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Roman Catholic Archdiocese of Tyre

The Roman Catholic Archdiocese of Tyre was an archbishopric in the Kingdom of Jerusalem.


The See of Tyre was the most prestigious archbishopric under the authority of the patriarchs of Antioch from the 5th century.[1] The archbishops had more than a dozen suffragans, including the bishops of Acre, Beirut, Jubail, Sidon, Tripoli and Tortosa.[1] The crusaders captured Tortosa (now Tartus in Syria) in 1102, Jubail in 1103, and Tripoli in 1109.[2][3] In the late 1170s, William of Tyre wrote that Bernard of Valence, the Latin Patriarch of Antioch, had soon appointed Latin bishops to the three bishoprics.[4] Documents written in the early 12th century did not refer to the bishops of the three dioceses, suggesting that the three sees, all located in the newly established crusader County of Tripoli, were actually left vacant.[5] After King Baldwin I of Jerusalem captured Sidon and Beirut in 1110,[6] Ghibbelin of Arles, the Latin Patriarch of Jerusalem, convinced Baldwin I to ask Pope Paschal II to place the two sees and also the bishopric of Acre under the jurisdiction of the patriarchs of Jerusalem.[7] Accepting the king's argumentation, the Pope ruled on 8 June 1111 that the boundaries of the ecclesiastical provinces should follow the political frontiers.[7][8] Patriarch Bernard protested, but the Pope confirmed his decision, emphasizing his right to alter the boundaries of the patriarchates.[9]


Gormond of Picquigny signed a treaty with the Venetians about the joint conquest of Tyre on behalf of Baldwin II of Jerusalem in December 1123.[10] The Patriarch had already consecrated a cleric, Odo, as the archbishop of Tyre, most probably because he wanted to prevent the Latin patriarch of Antioch from appointing his candidate to the see.[11] Odo died before the crusaders and the Venetians captured Tyre on 7 July 1124.[10][12]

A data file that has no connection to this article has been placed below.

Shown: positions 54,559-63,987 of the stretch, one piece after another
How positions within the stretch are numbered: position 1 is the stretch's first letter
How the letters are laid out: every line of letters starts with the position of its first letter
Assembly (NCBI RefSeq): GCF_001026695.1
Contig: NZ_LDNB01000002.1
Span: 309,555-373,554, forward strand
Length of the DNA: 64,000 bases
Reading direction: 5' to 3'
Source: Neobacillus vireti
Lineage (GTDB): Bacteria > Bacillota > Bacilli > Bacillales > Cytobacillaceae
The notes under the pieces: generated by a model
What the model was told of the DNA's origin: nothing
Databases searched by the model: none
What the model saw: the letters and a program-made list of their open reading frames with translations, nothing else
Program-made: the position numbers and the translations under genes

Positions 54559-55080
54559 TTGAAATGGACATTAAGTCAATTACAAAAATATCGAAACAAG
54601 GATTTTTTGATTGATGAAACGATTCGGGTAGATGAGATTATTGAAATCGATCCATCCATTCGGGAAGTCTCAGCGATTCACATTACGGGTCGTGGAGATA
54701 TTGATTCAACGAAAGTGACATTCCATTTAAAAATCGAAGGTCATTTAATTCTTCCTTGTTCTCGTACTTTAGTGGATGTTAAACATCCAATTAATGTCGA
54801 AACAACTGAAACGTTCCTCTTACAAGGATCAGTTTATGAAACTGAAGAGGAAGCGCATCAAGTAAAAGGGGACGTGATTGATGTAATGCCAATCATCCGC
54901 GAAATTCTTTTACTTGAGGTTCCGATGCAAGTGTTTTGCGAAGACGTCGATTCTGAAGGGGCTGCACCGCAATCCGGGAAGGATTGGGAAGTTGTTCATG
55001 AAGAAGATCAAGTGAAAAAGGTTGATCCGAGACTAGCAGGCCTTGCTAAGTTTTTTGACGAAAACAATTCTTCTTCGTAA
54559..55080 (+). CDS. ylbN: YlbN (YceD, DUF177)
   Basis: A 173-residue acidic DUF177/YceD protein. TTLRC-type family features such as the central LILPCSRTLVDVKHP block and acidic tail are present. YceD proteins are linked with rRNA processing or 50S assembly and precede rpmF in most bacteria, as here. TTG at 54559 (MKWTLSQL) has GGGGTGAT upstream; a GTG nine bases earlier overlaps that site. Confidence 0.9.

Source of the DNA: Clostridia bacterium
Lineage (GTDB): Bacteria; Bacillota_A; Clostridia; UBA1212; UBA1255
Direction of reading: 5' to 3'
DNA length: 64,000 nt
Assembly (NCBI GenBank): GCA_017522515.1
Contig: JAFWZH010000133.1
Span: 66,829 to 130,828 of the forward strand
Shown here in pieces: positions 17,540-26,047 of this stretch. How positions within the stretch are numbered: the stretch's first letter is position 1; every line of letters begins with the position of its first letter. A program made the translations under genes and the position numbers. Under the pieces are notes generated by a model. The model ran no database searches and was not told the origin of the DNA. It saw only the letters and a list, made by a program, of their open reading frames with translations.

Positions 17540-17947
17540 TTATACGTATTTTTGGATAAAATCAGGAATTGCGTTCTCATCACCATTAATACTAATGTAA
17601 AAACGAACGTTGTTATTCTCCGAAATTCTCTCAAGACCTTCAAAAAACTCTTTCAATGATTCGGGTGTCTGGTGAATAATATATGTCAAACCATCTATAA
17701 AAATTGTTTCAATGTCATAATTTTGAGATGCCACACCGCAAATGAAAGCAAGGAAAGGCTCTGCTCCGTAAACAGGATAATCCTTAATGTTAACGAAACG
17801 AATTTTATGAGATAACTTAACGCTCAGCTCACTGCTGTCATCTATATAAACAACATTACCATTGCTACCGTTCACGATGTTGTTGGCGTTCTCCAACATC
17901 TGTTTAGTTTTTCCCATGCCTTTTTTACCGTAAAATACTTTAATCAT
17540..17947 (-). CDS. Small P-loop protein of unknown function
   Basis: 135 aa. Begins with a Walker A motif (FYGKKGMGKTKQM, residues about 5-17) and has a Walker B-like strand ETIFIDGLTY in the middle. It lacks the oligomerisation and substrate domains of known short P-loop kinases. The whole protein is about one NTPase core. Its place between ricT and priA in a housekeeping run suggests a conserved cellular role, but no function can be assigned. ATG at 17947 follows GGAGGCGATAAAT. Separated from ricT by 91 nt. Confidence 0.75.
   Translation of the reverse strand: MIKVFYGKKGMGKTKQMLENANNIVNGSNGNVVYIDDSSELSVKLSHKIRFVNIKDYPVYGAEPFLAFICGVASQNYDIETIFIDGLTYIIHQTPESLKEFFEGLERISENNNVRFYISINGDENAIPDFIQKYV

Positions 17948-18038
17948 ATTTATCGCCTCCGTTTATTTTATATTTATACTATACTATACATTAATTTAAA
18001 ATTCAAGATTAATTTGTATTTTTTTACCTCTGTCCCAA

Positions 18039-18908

• Odo (c. 1122–1123 or 1124)[13]
  • William I (c. 1127–1135)[13]
  • Fulcher (c. 1135–1146)[13]
  • Ralph (1146–1150) (elected archbishop, who was not consecrated)[13]
  • Peter I (1151–1164)[13]
  • Frederick (1164–1174)[13]
  • William II (1175–1186) (historian)[13]
  • Joscius (1186–1202)[13]
  • Clarembaud of Broies (1202–1215)[13]
  • Simon of Maugastel (c. 1216–1229)[13]
  • Hugh (c. 1231–c. 1234)[13]
  • Peter II of Sargines (1235–1244)[13]
  • Nicholas Larcat (1251–1253)[13]
  • Gilles (1253–1266)[13]
  • John of Saint Maxentius (1267–1272)[13]
  • Bonacursus de Gloire (1272–1295)[13]


  1. ^ a b Rowe 1960–1961, p. 162.
  2. ^ Rowe 1960–1961, p. 163.
  3. ^ Lock 2006, pp. 27, 30.
  4. ^ Rowe 1960–1961, pp. 163–164.
  5. ^ Rowe 1960–1961, p. 164.
  6. ^ Lock 2006, p. 31.
  7. ^ a b Rowe 1960–1961, p. 166.
  8. ^ Hamilton 2016, p. 27.
  9. ^ Rowe 1960–1961, p. 167.
  10. ^ a b Lock 2006, p. 37.
  11. ^ Rowe 1960–1961, pp. 172–173.
  12. ^ Rowe 1960–1961, p. 173.
  13. ^ a b c d e f g h i j k l m n o p Hamilton 2016, p. 409.


  • Hamilton, Bernard (2016). The Latin Church in the Crusader States: The Secular Church. Routledge. ISBN 9780860780724.
  • Lock, Peter (2006). The Routledge Companion to the Crusades. Routledge. ISBN 9-78-0-415-39312-6.
  • Rowe, John Gordon (1960–1961). "The Papacy and the Ecclesiastical Province of Tyre (1100–1187)". Bulletin of the John Rylands Library. 43: 160–190. ISSN 2054-9318.